“Project Loon is still an experimental technology and we’re not quite sure how well it will work, but we hope it helps get people the information and communication they need to get through this unimaginably difficult time,” the company explained. 

While Project Loon is far from perfect, how well it performs (or doesn’t) in Puerto Rico may be a sign of things to come. In the future, post disaster internet may be a thing we all take for granted — even if clean drinking water still isn’t.

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Apple makes an unexpected deal to improve cell service in Puerto Rico

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The ongoing crisis in Puerto Rico is making some strange bedfellows.

On Wednesday, Apple announced that it will, with AT&T’s help, enable the 900 MHz Band 8 ban cell service on many iPhones in Puerto Rico. That band can only connect to Google’s Project Loon.

“We are working with AT&T to activate cellular service for iPhone users in Puerto Rico as the island recovers from Hurricane Maria. Apple engineers have created a special carrier settings update which users connected to Wi-Fi or who are connected to a cellular network will automatically be prompted to download throughout the week,” said Apple in an official statement.

Devastated on an almost unprecedented scale by Hurricane Maria, Puerto Rico has struggled to rebuild core parts of its infrastructure, including basic communication technologies. Many people reported being unable to contact friends and families via cellphones and the internet. 

900 MHz (a 3G Extended GSM network) is not the normal band for cell communications and is not even one licensed for use in the U.S. and Puerto Rico. However, it is the communication band supported by Google’s Project Loon project. 

Earlier this month, Google got the okay to float its still-experimental, helium-balloon-based connection technology over the storm-ravaged island. The Loon balloons are designed to provide internet connectivity for rural areas and operate, more or less, as unmoored cell-towers, floating in the stratosphere and staying aloft for six months. A network carrier, like AT&T, communicates from the ground with the nearest Loon balloon and the balloons communicate with each other. Google’s balloons can provide up to a 10 Mbps LTE connectivity for cellphone owners on the ground.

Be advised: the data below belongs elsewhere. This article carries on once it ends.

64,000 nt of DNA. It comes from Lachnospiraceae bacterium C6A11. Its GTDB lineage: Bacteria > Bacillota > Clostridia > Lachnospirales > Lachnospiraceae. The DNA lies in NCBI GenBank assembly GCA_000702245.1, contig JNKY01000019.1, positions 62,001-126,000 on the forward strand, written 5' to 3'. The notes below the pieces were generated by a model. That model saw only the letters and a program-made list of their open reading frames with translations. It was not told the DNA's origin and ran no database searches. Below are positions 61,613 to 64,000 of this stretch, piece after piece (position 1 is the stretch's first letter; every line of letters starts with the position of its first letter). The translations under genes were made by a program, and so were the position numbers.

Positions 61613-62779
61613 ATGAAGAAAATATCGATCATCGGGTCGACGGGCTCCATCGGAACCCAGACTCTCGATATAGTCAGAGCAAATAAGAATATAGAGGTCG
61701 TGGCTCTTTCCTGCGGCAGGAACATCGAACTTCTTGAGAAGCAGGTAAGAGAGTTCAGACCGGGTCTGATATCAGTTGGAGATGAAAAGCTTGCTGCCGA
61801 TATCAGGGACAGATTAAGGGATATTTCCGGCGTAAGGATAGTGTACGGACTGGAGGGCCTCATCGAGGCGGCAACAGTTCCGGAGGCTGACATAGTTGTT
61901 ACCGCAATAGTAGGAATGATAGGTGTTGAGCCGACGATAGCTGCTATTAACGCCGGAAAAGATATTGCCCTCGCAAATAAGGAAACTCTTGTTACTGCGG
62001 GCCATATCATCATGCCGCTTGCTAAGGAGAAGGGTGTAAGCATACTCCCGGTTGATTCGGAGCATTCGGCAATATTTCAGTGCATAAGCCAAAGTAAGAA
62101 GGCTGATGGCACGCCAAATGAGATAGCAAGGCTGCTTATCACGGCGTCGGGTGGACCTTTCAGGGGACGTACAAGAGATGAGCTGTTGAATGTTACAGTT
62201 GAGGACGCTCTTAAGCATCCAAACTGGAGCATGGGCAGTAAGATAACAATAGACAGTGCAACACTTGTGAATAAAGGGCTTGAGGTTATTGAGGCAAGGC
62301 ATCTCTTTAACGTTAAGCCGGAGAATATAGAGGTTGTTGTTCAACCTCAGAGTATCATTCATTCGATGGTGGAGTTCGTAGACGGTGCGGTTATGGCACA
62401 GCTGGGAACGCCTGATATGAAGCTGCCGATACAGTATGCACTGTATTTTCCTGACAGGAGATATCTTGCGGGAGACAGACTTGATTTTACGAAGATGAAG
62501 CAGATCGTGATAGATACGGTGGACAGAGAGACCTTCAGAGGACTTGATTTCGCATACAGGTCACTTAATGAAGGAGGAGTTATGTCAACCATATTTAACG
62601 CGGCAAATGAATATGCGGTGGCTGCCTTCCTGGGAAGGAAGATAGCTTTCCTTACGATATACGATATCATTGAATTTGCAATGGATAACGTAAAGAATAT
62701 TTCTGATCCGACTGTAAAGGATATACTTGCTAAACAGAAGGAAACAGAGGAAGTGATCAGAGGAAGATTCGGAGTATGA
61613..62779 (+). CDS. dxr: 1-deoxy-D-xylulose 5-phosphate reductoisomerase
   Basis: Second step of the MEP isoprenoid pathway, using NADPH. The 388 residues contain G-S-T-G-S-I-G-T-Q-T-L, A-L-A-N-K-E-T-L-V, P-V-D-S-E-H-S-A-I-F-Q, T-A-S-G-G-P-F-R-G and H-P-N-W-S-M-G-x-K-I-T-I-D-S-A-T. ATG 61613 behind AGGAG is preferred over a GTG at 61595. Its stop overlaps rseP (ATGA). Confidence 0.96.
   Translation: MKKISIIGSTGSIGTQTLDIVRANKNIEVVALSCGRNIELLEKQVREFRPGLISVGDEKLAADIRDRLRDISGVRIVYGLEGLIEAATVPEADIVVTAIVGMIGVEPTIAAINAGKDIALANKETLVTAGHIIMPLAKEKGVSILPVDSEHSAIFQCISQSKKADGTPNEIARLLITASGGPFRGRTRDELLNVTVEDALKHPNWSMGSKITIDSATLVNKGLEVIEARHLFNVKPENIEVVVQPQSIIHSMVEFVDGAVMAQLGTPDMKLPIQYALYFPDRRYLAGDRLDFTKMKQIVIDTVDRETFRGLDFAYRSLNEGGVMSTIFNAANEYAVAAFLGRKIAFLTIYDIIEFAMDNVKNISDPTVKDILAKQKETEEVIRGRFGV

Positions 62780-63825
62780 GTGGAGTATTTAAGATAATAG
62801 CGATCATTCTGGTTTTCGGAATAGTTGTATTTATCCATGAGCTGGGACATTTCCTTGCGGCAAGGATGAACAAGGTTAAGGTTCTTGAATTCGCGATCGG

However, before AT&T iPhone owners (iPhone 5c and above running iOS 10 and higher) can connect to Google’s Loon balloons, they need a crucial carrier update which will enable the 900 MHz Band 8. The iPhone’s mobile broadband radio already supports the provisional band, it’s just not enabled on the phone so the device doesn’t waste battery power scanning for a band that usually doesn’t have service.

The update is comparatively tiny (it can be measured in kilobytes), but the question remains: If there’s limited connectivity, how are Puerto Rico’s iPhone users going to download it?

According to StatusPR, a governmental web site dedicated to tracking Puerto Rica’s infrastructure in the wake of Hurricane Maria, more than half of the U.S. territory’s cell towers are out of commission and 75% of cell antennas are still not functional.

There are pockets of connectivity and, overall, StatusPR reports 61% of the Puerto Rican telecommunication system is back online. This, however, includes wired and wireless systems. It’s not clear if AT&T iPhone customers can also download that carrier update from wired systems.

We’ve contacted AT&T for clarification and will update this story with their response.

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Think you can hack Tinder? Google will pay you $1,000.

Image: NurPhoto via Getty Images

Hackers, it’s your time to shine. 

Google, in collaboration with bug bounty platform HackerOne, has launched the Google Play Security Reward Program, which promises $1,000 to anyone who can identify security vulnerabilities in participating Google Play apps. 

Thirteen apps are currently participating, including Tinder, Duolingo, Dropbox, Snapchat, and Headspace. 

Apps usually run their own bounty programs on a smaller scale. This is the first time that Google itself has offered a reward on behalf of developers. 

Here’s how it works. If you find a security vulnerability in one of the participating apps, you can report that vulnerability to the developer, and work with them to fix it. When the problem has been resolved, the Android Security team will pay you $1,000 as a reward, on top of any reward you get from the app developer. 

Google will be collecting data on the vulnerabilities and sharing it (anonymized) with other developers who may be exposed to the same problems. 

For HackerOne, it’s about attracting more and better participants in bounty programs. A developer who uncovers a vulnerability in Tinder will now receive a the cash bonus from Google in addition to the money they receive from Tinder’s program. 

“Participating apps that already have a bug bounty program will now have the opportunity to attract an even more diverse set of hackers,” Adam Bacchus, HackerOne’s chief bounty officer, told Mashable.

The 13 apps currently participating were selected based on their popularity among Android users. After a trial period with the small group, Google will open the program to the larger community.